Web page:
How to stay fit and healthy over the summer break
The academic year is over and it is finally time for a well-deserved break for dancer’s bodies and minds. An intensive dance training demands an extraordinary degree of strain, discipline and physical/emotional stress. Classes, assessments and performances highly motivate dancers to push their own boundaries and even step beyond them. Summer is great time to relax, take care of your body and recover from an injury, although it is very important to keep maintaining your fitness level, balancing between training and relaxation. At Trinity Laban Health, we have put together some top tips that may help to keep fit and healthy over the summer break.
1. Do not stop completely!
Once the lessons are over do not stop straight away! Slowly decrease intensity and hours of training, keeping your body active: continue to take dance classes, where possible 3 times a week. If you cannot take dance classes, keep a daily routine of exercises (at least 30 minutes a day) or Cross-train your body in a way that complements your dance training. There is a good number of activities you can do over the summer taking advantage of the nice weather: swimming, cycling, running, Yoga classes and outdoor activities can be an option to replace dance classes.
2. Have a plan for the summer
A structured plan throughout the summer will help to keep you active and ready to start again in September. Creating a timeline can to help to manage this plan. For an eight week holiday, slowly decrease the hours and the intensity of training, rest for about 10 days and then gently and progressively start to exercise in order to stay fit and start the new academic year in the best possible way.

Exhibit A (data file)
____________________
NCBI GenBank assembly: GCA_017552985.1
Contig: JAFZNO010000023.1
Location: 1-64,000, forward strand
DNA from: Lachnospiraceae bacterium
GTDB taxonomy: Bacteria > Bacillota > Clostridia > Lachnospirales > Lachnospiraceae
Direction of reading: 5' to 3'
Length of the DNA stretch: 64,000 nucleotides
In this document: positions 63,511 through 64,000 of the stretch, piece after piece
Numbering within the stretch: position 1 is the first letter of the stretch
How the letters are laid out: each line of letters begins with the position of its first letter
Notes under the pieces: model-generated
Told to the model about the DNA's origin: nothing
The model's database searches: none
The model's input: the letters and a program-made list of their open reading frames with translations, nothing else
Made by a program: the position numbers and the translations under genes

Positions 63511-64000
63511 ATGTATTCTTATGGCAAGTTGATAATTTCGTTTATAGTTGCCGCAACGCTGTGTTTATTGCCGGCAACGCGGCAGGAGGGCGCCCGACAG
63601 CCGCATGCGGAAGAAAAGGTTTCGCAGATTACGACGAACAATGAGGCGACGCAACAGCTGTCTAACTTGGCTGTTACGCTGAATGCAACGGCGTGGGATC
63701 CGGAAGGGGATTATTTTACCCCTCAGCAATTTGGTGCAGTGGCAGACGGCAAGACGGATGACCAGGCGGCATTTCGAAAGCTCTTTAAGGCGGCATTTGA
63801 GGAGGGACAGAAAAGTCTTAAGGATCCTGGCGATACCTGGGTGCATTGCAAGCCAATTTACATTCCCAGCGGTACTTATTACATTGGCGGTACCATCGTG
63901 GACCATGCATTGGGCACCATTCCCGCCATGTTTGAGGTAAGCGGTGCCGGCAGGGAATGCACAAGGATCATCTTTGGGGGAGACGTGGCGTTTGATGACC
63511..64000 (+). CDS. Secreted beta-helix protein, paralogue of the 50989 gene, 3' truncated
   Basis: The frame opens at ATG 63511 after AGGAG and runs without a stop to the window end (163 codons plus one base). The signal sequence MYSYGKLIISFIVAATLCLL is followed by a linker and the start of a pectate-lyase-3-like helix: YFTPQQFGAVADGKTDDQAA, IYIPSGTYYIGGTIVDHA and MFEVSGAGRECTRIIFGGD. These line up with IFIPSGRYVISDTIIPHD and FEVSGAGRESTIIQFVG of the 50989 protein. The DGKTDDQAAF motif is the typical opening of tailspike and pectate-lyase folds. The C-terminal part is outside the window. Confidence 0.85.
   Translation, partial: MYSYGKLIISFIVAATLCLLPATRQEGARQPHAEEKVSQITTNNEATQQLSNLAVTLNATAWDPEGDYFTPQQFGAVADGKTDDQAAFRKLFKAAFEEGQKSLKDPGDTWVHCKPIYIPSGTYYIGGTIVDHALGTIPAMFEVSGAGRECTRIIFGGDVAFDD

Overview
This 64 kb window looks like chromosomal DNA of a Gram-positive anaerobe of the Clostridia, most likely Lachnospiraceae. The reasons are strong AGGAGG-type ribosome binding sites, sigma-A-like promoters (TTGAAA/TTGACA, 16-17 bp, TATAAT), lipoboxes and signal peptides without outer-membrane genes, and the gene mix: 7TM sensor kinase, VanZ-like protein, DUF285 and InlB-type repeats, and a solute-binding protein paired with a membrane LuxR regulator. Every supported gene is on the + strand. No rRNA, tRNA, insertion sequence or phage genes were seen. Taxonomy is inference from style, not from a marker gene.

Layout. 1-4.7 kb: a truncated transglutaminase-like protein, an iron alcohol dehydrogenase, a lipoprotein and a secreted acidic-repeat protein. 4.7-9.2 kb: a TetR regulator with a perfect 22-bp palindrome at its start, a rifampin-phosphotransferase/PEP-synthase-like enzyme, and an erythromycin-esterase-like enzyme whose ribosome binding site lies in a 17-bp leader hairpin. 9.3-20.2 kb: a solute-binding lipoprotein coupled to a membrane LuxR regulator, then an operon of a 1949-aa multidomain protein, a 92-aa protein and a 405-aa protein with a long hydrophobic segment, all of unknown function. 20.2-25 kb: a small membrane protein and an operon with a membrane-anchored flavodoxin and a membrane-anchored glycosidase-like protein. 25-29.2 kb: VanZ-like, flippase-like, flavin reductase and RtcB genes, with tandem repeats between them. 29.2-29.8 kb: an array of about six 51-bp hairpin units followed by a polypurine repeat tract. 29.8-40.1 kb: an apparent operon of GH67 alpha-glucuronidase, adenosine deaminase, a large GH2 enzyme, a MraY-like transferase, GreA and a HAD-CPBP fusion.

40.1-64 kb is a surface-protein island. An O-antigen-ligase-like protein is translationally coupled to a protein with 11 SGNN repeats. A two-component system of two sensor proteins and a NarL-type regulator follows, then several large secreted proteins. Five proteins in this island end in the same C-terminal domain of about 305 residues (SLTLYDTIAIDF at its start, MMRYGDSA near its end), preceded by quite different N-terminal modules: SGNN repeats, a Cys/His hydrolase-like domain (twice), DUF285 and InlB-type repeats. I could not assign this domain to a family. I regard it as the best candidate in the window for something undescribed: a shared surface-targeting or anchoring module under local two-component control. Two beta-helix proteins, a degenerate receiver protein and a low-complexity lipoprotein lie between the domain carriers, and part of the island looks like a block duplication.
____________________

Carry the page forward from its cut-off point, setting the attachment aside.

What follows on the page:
3. Eat well and Sleep well
Choose a healthy, balanced diet and keep hydrated: always keep a water bottle with you! Try to find some time to rest and sleep, this would give your body the energy to fight off accumulated stress and stay strong. A balanced diet and enough rest would give your body time to revitalize and have an appropriate amount of energy for the next day.
4. Warm-up, Cool-down and stretching exercises
It is very important to keep warming up and cooling down before/after any physical activity: warm-up protects you against injuries and cool-down speeds up regeneration. Summer break is a good time to work on your flexibility but remember that you should not stretch unless you are warm! Here there is a list of Dos and Don’ts for stretching:
- Do add a stretch routine to your training regimen.
- Don’t be sloppy when you stretch and use extra caution when a partner is helping you. Partners do not necessarily know your limits and may not be able to feel your level of resistance.
- Do remain focused: pushing your body and manoeuvring yourself into unstable positions can be unsafe.
- Don’t forget your dance technique when you are stretching. Alignment and placement are just as important when stretching as in a dance class.
5. Intensives/ Summer Schools
Intensive workshops and Summer schools can be highly demanding for your body as full of classes and activities to try. In order to avoid injuries, prepare your body! If you are trying a new dance technique, try to find out as much as you can about it and work on specific areas of the body that specific class will explore. For example, if you are going to a Cunningham technique intensive, you would have to work on your core, alignment and start mobilizing your upper back. This would help you to avoid injuries and be ready for the class demand.
6. Time to rehab if injured
If you had an injury over the past few months this is the best time for the injured area to rest and build up strength. It is the right time to have your injury assessed by a professional physiotherapist and together you can develop a rehab plan that would help you speed up the recovering process. Although you need to rest, keep your overall fitness up: you can use gentle techniques such as Pilates to progressively come back to training.
TL Health wishes you all a great summer: have fun, relax and stay healthy!
Giovanna Piccolo, Administrative Intern for Health
Sonia Rafferty, Senior Lecturer at Trinity Laban Conservatoire of Music and Dance
Simmel, L. (2014). Dance Medicine in Practice. London, UK: Routledge. 179-181, 225-228.